How to Identify and Treat Vulvar Varicosities

Vulvar Vaginas: What are they?

A vulva is a female genitalia made up of two parts; the labia majora (the outer lips) and the labia minora (the inner lips). The labia majora and minora are connected with each other through a thin membrane called the hymen. The hymen is usually tight, but it may be torn during sexual activity or childbirth. If the hymen is torn, then a woman cannot have vaginal penetration without protection such as a male’s hand or a glass rod. A woman may also experience pain when having penetrative sexual contact with another person.

The labia majora and minora are covered by pubic hair which grows from the base of the clitoris all the way to the bottom of her genitals. Pubic hair contains sebaceous glands which produce oil. These oils lubricate the skin and prevent friction.

What causes them?

There are many reasons why women develop vulvar varicosities. Some of these include:

Genital trauma before birth – Some mothers suffer from injuries during childbirth which cause their vaginas to become irritated, red and swollen. Sometimes these wounds bleed internally causing internal tears in the vaginal walls.

Hereditary factors – A woman is more likely to suffer from genital varicosities if her mother, grandmother or aunt also had the condition. Sometimes, these conditions are caused by damaged blood vessels during birth or an illness which affected a female family member at some point in their lives.

Pregnancy-related factors – During pregnancy, women go through many changes which may result in the development of medical problems such as hemorrhoids, varicoces and other skin conditions.

What are the symptoms?

Itching, burning, pain and bleeding are some of the most obvious symptoms of genital varicosity. Other symptoms include:

Blood stains on underwear or dark brown markings on outer skin around the genital area.

Skin ulcerations, sores, rashes or warts on the skin near the genitalia.

How are they diagnosed?

In order to identify genital varicosities, a doctor needs to perform a physical examination. He or she will ask you for details about your medical history and take a close look at the area around your genitalia. They may also use a magnifying tool called a colposcope to get a closer view of the affected skin.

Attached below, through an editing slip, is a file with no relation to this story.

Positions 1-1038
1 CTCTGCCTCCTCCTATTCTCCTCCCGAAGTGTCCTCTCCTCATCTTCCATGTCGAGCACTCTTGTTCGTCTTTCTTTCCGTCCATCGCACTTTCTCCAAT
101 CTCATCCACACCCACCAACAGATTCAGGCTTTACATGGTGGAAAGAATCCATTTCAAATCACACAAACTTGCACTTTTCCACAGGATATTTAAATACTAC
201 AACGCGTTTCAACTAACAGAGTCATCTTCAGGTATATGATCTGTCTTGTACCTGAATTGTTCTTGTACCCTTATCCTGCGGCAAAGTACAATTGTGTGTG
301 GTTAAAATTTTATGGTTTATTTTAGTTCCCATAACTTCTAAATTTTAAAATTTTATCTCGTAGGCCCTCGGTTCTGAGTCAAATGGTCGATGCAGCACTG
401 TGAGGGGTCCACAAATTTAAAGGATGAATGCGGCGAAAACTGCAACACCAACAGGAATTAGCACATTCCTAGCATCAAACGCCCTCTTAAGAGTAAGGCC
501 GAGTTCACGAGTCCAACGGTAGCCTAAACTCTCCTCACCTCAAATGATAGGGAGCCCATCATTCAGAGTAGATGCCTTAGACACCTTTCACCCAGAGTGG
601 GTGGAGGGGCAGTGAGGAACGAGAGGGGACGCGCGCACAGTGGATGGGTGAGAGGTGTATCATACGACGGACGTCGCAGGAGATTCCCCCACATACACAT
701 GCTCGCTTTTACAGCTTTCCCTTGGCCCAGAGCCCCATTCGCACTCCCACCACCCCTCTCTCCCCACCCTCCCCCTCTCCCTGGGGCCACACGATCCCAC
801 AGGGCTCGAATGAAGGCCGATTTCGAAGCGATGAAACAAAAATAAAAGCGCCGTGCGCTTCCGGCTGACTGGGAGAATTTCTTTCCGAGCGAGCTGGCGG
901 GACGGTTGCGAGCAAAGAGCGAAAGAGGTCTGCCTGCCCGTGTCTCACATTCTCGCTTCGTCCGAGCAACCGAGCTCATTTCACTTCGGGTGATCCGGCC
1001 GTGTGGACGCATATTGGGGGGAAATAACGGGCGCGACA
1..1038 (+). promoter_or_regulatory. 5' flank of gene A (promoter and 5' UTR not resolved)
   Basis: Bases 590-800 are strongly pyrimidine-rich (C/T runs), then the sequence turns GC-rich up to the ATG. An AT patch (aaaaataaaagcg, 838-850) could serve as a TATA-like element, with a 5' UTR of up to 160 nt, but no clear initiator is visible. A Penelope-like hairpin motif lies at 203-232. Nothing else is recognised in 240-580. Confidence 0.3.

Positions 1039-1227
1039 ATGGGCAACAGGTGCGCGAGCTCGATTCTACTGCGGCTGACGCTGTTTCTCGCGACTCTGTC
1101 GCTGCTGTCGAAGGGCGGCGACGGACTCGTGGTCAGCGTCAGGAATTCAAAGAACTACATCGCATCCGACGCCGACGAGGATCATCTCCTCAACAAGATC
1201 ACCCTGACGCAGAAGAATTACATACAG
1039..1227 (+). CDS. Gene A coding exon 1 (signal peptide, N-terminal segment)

How are they treated?

Treatments vary depending on the cause of your genital varicosities. For instance, if you are suffering from a skin condition such as lichen sclerosis, your doctor may recommend steroid creams to soothe the pain and reduce itching. If you suffer from internal tears, your physician may recommend surgery to repair any tears or bleeding. Sclerotherapy is a common treatment for internal and external hemorrhoids. During this process, a doctor injects a chemical irritant into your hemorrhoid which causes it to shrink in size and eventually die. Doctors call this process “chemical coagulation.”

If you experience a great deal of pain or discomfort, your doctor may also recommend using topical anesthetics to numb the affected area and decrease your pain. Wearing cotton underwear to absorb sweat and avoiding unnecessary strain on your body are also effective ways of preventing genital varicosities from recurring.

How can I prevent them?

There are many things that can increase your risk of developing genital varicosities. If you know what these risk factors are, you can take steps to prevent them from occurring. Risk factors include:

Sources & references used in this article:

Vulvar varicosities: diagnosis, treatment, and prevention by SG Gavrilov – International Journal of Women’s Health, 2017 –

Endovascular intervention for pelvic congestion syndrome is justified for chronic pelvic pain relief and patient satisfaction by A Thors, MJ Haurani, TK Gregio, MR Go – Journal of Vascular Surgery …, 2014 – Elsevier

Vulvar varicosities: a review by AS Kim, LA Greyling, LS Davis – Dermatologic Surgery, 2017 –

Interventions for varicosities and leg oedema in pregnancy by G Young, D Jewell… – Cochrane Database of …, 1998 –

Pelvic venous incompetence: reflux patterns and treatment results by G Asciutto, KC Asciutto, A Mumme, B Geier – European Journal of Vascular …, 2009 – Elsevier

Pelvic vein embolisation in the management of varicose veins by LA Ratnam, P Marsh, JM Holdstock… – Cardiovascular and …, 2008 – Springer

Safety, efficacy, and prognostic factors in endovascular treatment of pelvic congestion syndrome by F Nasser, RN Cavalcante, BB Affonso… – International Journal of …, 2014 – Elsevier